Finnish construction company, Skanska, successfully testing camera phones: "
Skanska Tekra, the Finnish subsidiary of one of the largest construction companies in the world, based in Sweden, has been using camera phones for about six months for text messaging and photo applications, according to an article in PhysOrg.com as well as a good overview I found on the Skanska Web site.
Skanska has been testing Nokia camera phones in conjunction with software from Espoo, Finland-based BookIT. BookIT software is designed to faciliate sending information about work assignments, using its DDM (Dynamic Dialog Matrix) technology.
The application, called the Mobile Activity Tracker, was developed in conjunction with Skanska, and is designed to improve business efficiency and improve occupational safety.
"BookIT's application is based on the one-key principle: Using his/her mobile phone, the worker can easily confirm receipt of the assignment as soon as it has been sent and then, after completing the task, confirm the completion by pressing one key again," the software company says.
"If confirmations are not sent within a certain time, the application sends bidirectional text message reminders."
BookIT says, "On construction sites, BookIT's application is used with camera phones for confirming regular assignments, but the application also enhances occupational safety.
"Observations and notifications, as well as confirmations of completed repair measures, can easily and quickly be sent to the relevant person with a camera phone."
In the article on Skanska's Web site, Ville Saksi, regional director of Skanska Tekra, says "The application saves our time, as a visit to the site can be replaced by a picture message.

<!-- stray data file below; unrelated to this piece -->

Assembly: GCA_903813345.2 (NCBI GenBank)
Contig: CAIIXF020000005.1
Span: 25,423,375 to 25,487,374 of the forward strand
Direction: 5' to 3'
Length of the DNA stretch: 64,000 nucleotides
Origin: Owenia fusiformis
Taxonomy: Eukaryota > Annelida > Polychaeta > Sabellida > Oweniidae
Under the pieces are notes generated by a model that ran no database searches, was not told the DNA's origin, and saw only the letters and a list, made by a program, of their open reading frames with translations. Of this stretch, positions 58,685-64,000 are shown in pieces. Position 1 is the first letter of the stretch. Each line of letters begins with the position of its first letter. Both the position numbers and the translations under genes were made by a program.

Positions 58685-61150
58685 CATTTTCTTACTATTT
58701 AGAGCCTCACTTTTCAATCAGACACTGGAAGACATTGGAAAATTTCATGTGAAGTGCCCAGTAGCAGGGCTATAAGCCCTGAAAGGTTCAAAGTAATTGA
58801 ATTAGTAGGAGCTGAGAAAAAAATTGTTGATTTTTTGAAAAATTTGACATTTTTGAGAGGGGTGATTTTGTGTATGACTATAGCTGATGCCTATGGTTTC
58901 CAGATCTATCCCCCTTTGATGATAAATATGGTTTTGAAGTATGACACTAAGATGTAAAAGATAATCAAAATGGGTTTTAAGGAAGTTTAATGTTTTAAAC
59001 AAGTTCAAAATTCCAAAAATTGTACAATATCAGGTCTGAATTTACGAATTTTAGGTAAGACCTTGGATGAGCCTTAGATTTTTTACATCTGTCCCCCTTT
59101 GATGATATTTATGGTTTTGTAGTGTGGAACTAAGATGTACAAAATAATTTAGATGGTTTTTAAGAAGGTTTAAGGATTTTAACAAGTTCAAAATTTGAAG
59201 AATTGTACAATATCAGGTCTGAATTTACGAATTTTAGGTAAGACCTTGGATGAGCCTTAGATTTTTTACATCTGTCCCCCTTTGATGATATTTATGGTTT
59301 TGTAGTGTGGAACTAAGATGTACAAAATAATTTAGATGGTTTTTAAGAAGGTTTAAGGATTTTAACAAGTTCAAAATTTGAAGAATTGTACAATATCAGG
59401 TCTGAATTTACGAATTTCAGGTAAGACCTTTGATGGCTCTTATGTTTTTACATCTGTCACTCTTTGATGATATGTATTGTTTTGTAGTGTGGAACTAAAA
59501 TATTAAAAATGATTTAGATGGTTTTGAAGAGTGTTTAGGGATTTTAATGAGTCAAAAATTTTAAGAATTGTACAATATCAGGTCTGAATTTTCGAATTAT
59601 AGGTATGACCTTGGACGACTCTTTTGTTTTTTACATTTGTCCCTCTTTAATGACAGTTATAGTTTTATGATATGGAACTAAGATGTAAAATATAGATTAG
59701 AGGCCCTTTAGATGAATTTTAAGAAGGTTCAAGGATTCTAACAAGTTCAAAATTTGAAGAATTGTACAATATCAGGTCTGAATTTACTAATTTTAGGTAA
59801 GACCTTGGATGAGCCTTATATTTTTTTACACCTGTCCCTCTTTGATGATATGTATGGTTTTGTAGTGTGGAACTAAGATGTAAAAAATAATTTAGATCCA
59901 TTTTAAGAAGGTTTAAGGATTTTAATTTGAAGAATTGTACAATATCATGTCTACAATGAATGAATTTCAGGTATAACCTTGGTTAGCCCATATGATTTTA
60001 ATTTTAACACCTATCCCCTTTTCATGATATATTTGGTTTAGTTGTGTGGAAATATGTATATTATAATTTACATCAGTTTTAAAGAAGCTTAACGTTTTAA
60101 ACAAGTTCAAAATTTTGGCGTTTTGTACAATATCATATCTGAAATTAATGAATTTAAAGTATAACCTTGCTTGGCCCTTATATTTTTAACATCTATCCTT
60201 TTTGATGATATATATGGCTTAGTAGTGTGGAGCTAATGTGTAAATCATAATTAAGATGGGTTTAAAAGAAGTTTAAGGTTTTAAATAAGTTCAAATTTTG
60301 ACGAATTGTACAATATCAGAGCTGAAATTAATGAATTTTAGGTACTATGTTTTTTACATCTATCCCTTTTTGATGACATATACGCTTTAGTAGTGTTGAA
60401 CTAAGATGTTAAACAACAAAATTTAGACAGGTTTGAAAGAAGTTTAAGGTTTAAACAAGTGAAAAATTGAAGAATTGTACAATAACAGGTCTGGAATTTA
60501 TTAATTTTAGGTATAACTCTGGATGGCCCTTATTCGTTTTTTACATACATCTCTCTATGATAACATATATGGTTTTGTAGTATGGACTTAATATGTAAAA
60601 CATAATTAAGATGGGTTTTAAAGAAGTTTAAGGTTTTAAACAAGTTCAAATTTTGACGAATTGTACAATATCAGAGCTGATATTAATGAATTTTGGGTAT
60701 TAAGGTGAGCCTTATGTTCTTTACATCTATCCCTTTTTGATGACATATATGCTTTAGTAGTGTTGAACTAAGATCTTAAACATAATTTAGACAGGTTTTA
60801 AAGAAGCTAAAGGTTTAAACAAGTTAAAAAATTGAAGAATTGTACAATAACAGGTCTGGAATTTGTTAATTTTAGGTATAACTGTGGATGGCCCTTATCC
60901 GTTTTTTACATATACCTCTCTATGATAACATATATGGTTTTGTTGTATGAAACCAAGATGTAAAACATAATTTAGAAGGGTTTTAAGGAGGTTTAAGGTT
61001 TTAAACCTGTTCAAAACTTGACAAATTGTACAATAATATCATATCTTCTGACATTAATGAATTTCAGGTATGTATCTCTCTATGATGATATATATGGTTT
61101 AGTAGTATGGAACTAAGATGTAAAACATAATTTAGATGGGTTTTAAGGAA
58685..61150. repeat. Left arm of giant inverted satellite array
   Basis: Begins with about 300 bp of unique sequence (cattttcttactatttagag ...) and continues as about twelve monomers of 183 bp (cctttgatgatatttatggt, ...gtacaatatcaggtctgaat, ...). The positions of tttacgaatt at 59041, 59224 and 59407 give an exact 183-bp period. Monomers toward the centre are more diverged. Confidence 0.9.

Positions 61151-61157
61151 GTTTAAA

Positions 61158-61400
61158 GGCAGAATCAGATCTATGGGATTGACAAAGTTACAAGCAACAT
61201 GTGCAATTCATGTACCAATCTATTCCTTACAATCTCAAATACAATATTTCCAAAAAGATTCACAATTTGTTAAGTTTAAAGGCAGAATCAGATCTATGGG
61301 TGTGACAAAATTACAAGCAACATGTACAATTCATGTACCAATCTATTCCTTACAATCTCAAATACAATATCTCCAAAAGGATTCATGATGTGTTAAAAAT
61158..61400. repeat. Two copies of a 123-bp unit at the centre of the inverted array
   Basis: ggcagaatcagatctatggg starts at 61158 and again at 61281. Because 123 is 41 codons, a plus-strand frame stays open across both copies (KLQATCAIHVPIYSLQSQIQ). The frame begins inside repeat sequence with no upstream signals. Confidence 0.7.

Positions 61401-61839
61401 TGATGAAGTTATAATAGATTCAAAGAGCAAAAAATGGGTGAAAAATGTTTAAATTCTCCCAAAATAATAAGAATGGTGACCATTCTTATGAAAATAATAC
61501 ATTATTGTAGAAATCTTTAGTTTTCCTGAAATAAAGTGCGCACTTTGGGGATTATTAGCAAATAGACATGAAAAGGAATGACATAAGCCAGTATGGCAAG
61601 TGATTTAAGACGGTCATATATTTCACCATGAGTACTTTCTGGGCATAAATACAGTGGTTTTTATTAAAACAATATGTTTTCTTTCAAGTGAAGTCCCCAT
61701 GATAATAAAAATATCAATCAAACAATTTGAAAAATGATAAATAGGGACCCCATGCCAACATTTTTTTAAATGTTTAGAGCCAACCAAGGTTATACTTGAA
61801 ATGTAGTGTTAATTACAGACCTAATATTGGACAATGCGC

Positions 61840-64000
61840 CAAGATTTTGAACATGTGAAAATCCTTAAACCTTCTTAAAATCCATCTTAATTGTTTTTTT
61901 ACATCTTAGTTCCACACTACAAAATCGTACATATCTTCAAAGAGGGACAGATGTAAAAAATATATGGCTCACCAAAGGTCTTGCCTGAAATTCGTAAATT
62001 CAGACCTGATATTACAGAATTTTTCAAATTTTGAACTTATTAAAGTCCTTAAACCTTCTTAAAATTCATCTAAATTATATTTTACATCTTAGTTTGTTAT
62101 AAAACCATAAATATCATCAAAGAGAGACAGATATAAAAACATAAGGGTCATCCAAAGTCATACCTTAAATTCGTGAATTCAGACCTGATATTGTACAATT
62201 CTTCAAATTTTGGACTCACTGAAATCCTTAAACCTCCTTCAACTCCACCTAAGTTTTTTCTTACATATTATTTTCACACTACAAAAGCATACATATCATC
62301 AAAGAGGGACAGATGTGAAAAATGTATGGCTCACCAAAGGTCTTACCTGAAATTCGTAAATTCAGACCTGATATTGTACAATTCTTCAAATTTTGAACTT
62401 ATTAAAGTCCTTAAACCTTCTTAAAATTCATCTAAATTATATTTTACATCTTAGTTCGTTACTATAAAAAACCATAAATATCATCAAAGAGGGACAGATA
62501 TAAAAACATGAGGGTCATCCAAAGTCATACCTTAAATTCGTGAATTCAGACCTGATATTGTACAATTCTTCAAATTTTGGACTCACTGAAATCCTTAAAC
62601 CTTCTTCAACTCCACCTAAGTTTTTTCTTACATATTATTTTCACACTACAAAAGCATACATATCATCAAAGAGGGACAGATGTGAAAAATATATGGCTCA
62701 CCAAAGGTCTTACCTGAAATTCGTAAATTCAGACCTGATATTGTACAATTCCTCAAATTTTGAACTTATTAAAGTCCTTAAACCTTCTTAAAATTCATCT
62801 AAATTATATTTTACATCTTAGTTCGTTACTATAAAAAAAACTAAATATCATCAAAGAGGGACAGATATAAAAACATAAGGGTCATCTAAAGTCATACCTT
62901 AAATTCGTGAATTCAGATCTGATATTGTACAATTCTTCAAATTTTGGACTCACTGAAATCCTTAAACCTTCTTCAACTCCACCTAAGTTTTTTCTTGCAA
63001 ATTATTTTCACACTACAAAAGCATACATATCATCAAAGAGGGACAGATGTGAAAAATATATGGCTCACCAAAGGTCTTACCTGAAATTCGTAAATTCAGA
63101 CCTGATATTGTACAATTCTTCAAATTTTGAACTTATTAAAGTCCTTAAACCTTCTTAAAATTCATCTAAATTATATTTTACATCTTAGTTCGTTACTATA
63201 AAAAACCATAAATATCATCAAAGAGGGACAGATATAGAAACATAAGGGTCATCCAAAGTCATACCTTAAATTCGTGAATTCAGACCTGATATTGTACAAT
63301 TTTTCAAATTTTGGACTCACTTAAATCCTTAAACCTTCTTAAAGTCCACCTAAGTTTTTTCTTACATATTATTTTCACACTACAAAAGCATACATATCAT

"Consequently, this improves our cost-efficiency and enhances the fluency of work.
"Furthermore, the mobile phone is an ideal terminal for the construction industry, as all employees and subcontractors already have one."
The phones are being used by 20 construction workers, out of a total force of 200, at a seven-mile long construction site in Lohja, west of Helsinki, according to the article in PhysOrg.com. Skanska is still testing the application but the results are promising.
Miikka Voipio, a project engineer at Skanska, says he'd be surprised if the tests didn't translate into a commercial rollout. "So far, weâve had nothing but positive experiences," he says.
"For me, the camera phone has cut down on how much I have to travel, since I can check on the situation at a site without having to actually go there."
The article notes that the most common application is sending photos between handsets, although photos also can be transmitted as e-mail attachments.
Voipio says the photos are typically "general pictures" because the resolution isn't good enough for detailed images.
Using camera phone for construction applications is a prime example of the value of wireless imaging in business situations. I've read very few articles about camera phones for business and I'm glad to find these details.
As an "information treat" for you (if you really care about cellular phones in the construction business, I found a detailed case study of Skanska Tekra's use of BookIT using WAP with older Nokia phones -- without cameras -- on a Nokia Web site. The document is a year old and the photos included in it show the camera-less Nokia phone. (see below)."
(Via Reiter's Camera Phone Report.)